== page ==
A Teesside firm will be part of a large-scale US/UK innovation project to revolutionise the wind energy industry.
Based in Middlesbrough’s Boho One, Unasys has been around for more than 20 years, working largely in oil and gas but more lately expanding into renewable energy. During that time, the Unasys team has included over a dozen Teesside University graduates and this talent has underpinned their industry-leading software.
After helping to deliver more than 40 of the most complex oil and gas projects around the globe from their Teesside base, Unasys is now partnering with Tufts University in Boston, Wind Energy giant Ørsted and Transmission Dynamics, based in Cramlington, to reimagine a wind turbine as a physics-based twin.
This new form of technology will embrace modern sensors, a dynamic 3D model and the most advanced digital engine in any energy sector.
This project will see significant efficiencies in wind turbines of the future including how they are maintained and produce energy for the UK. It is hoped that this system could help to manage the operations and maintenance of projects such as the Tees Dogger Bank Wind Farm, the largest renewables project on the planet.
All digital aspects of the project will be created and executed on Teesside and in Newcastle. Unasys MD Mick Flynn believes Teesside University has helped them to lead the way in industry innovation.
“We’ve had a successful 20 years in industry and we’ve seen a conveyor belt of talent coming through from Teesside University to help us to deliver projects to the four corners of the globe,” he said. “For Unasys to be playing such a significant part in the future of wind energy is a proud moment and it’s fantastic that our faith in local talent has paid off.”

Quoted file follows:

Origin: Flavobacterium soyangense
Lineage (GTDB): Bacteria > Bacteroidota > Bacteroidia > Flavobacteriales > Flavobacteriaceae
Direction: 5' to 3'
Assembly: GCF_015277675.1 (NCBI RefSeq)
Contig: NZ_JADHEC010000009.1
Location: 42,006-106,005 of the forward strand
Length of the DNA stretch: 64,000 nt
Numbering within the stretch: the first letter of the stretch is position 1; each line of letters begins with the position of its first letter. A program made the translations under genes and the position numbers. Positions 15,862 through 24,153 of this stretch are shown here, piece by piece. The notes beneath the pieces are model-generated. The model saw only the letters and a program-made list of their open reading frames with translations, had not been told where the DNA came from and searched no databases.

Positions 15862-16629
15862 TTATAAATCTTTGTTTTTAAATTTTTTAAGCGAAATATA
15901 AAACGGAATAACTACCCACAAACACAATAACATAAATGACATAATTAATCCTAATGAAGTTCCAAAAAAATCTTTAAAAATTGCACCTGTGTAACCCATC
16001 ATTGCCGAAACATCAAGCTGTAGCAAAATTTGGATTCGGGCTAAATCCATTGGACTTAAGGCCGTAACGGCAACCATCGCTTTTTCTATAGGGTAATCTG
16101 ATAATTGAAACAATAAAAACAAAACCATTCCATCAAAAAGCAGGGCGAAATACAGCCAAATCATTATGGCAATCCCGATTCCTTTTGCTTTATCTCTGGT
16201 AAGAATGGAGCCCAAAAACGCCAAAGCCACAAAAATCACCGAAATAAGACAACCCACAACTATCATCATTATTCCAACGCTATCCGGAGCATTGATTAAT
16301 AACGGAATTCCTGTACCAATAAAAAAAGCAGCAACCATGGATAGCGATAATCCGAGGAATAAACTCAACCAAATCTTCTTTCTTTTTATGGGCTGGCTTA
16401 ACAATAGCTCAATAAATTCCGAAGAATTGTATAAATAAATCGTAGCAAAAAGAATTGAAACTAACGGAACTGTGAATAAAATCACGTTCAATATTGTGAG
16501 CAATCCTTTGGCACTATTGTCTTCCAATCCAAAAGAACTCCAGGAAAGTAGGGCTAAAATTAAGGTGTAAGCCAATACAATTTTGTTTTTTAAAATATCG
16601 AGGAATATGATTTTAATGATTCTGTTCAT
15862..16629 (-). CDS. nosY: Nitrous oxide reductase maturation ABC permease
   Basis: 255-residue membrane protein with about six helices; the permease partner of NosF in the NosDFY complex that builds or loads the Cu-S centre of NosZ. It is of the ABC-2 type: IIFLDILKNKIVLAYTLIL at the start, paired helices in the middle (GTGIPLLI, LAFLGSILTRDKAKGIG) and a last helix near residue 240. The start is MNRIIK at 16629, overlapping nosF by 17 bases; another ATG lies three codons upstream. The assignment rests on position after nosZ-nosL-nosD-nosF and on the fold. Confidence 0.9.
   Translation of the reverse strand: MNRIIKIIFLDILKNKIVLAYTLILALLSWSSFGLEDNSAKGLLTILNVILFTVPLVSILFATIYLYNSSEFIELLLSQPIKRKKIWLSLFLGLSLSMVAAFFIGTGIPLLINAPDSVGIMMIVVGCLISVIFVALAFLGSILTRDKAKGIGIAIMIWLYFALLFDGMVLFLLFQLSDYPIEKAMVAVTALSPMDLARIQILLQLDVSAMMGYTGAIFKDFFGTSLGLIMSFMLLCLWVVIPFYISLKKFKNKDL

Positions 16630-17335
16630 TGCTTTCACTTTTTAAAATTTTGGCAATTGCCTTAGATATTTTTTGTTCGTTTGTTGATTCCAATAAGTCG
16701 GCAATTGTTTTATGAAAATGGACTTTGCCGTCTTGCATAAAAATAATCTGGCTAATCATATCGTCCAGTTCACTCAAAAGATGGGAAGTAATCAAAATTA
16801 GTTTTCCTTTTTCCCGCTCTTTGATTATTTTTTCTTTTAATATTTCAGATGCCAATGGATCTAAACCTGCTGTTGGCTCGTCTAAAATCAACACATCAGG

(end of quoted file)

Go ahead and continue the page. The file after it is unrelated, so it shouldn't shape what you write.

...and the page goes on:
Nashwan Dawood, professor of construction management and IT at Teesside University, said: “One of our research strategy pillars is to develop impactful research that provides growth and prosperity and to companies like Unasys. We have a strategic collaboration with Unasys and together we are a vital contributor to the UK government decarbonisation agenda.”
The UK-US innovation will include sites in Rhode Island in the US plus Fife, Cramlington and Teesside. The project is supported by Innovate UK and the Offshore Renewables Energy Catapult.
The Unasys team will be at the centre of the digital twin, creating the model and underlying digital engine. The work will involve the Teesside-based team utilising drone and laser point scanning technology.